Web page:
1944, D-Day +3
The rumbling vibrations of the Panther tank proved soothing to Willi’s aching legs as he sat with his back resting on the warm metal of the turret. Johann sat straddling the big 88 high-velocity main gun, also enjoying the respite from the thick mud that sucked at the infantry’s feet. Willi and the rest of the Fallschirmjaegers had hooked up with the famous 7th Panzer Division on the first day of Operation Overlord, sweeping inland with the tidal wave of men and equipment that shattered the frail lines. Willi had felt pity for the tired, untrained boys of the Florian Geyer and Hohenstaufen SS divisions that had been crushed before they had even begun to mount a defense. As he thought of this, and other mysteries of life, he let the vibrations release the tension from his aching back. He reminded himself that nearly five years of jumping out of aircraft and frontline combat were taking their toll. He was still in prime condition, but he now found it harder to shake off hitting the ground or to vault three-foot hedgerows. Johann teased him lightheartedly about it, pointing out that a charge like the one last year at Monte Cassino would take the wind out of anybody.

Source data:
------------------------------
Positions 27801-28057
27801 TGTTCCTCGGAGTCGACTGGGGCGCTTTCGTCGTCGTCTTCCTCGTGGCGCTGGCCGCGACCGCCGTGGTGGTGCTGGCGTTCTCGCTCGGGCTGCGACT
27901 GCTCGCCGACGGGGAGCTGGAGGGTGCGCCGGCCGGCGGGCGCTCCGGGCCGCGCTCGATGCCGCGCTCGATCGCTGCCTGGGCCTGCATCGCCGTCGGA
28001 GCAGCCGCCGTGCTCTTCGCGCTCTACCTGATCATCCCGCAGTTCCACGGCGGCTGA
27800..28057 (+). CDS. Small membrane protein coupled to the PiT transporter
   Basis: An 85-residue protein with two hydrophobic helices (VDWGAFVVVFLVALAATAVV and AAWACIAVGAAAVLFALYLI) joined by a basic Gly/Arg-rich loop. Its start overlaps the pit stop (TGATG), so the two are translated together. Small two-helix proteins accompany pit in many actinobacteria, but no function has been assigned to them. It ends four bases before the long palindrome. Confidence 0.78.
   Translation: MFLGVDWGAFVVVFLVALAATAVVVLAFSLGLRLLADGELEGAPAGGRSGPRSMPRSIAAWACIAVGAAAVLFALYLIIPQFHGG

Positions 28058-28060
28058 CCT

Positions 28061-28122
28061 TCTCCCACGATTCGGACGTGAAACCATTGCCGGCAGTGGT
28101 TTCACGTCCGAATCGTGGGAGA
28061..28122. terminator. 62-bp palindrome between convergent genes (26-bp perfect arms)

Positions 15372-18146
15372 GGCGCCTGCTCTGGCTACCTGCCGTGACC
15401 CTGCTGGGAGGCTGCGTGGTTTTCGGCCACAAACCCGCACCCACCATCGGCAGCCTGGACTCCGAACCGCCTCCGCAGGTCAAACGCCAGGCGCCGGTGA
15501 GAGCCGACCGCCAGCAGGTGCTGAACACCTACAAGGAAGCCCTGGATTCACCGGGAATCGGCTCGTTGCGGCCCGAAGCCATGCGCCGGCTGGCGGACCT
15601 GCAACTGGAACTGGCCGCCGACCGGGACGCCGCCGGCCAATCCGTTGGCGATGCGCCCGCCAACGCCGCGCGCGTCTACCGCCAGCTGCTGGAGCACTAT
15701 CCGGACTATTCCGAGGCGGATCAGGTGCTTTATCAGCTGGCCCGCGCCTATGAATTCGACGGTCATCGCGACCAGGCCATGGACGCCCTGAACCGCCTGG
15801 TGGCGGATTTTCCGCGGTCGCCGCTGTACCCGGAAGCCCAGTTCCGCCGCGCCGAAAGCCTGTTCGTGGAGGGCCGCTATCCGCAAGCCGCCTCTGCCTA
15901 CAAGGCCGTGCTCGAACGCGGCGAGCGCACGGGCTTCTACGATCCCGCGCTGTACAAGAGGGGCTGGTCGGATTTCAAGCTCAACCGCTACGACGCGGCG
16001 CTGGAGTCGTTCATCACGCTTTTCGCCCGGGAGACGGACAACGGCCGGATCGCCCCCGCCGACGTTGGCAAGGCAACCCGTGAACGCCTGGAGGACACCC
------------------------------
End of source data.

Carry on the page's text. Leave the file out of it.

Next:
These thoughts were suddenly interrupted by the clang of the tank’s driver hatch opening. Oberstluetnant Kurt Singer, veteran of Africa and winner of the Knight’s Cross and the American Distinguished Service Cross, appeared with a friendly grin on his youthful face. “Not too much further now, Colonel! You may get to ride Big Max all the way to Berlin, from what I’m hearing from the American spotter planes!” Willi laughed and knocked on the Panther’s thick hide. The name certainly fit. “I wouldn’t doubt that, Oberst. St. Lorient is a major supply depot, but with the losses coming thick and fast, I doubt there will be much resistance. Especially when they see the friends we brought to play with!” Willi swept his arm behind them. Over a hundred Panthers, modified Tiger 1s, and workhorse Panzer 4s made up the tip of the Allied spearhead that was driving into the heart of Nazi-occupied France. The tank rolled past the burning remnants of an SS-marked lorry. Gaping chunks were torn out of the side armor, and it looked like the three-quarter-ton truck had been flung off the road like a toy. Singer chuckled grimly. “A new British plane called the Supermarine Typhoon. They dropped a huge radial into the Spitfire and gave it 4.8 centimeter rockets and 6 .50 caliber machine guns. Basically, it’s a fucking nightmare for any vehicle that doesn’t take cover.” Willi thought of the terror dealt by Russian IL-2 Sturmovik ground-attack aircraft during Barbarossa. “Worse than anything our Stukas can do, it seems like.” Singer nodded his agreement and lit a cigarette. The smoke curled out behind him in the clear, warm morning sunlight. Willi suddenly thought of how badly the invasion would have been hindered had the Allied high command chosen to invade in June, rather than July. The clear weather gave the Allies absolute rule of the air, and it looked to be the same on the ground.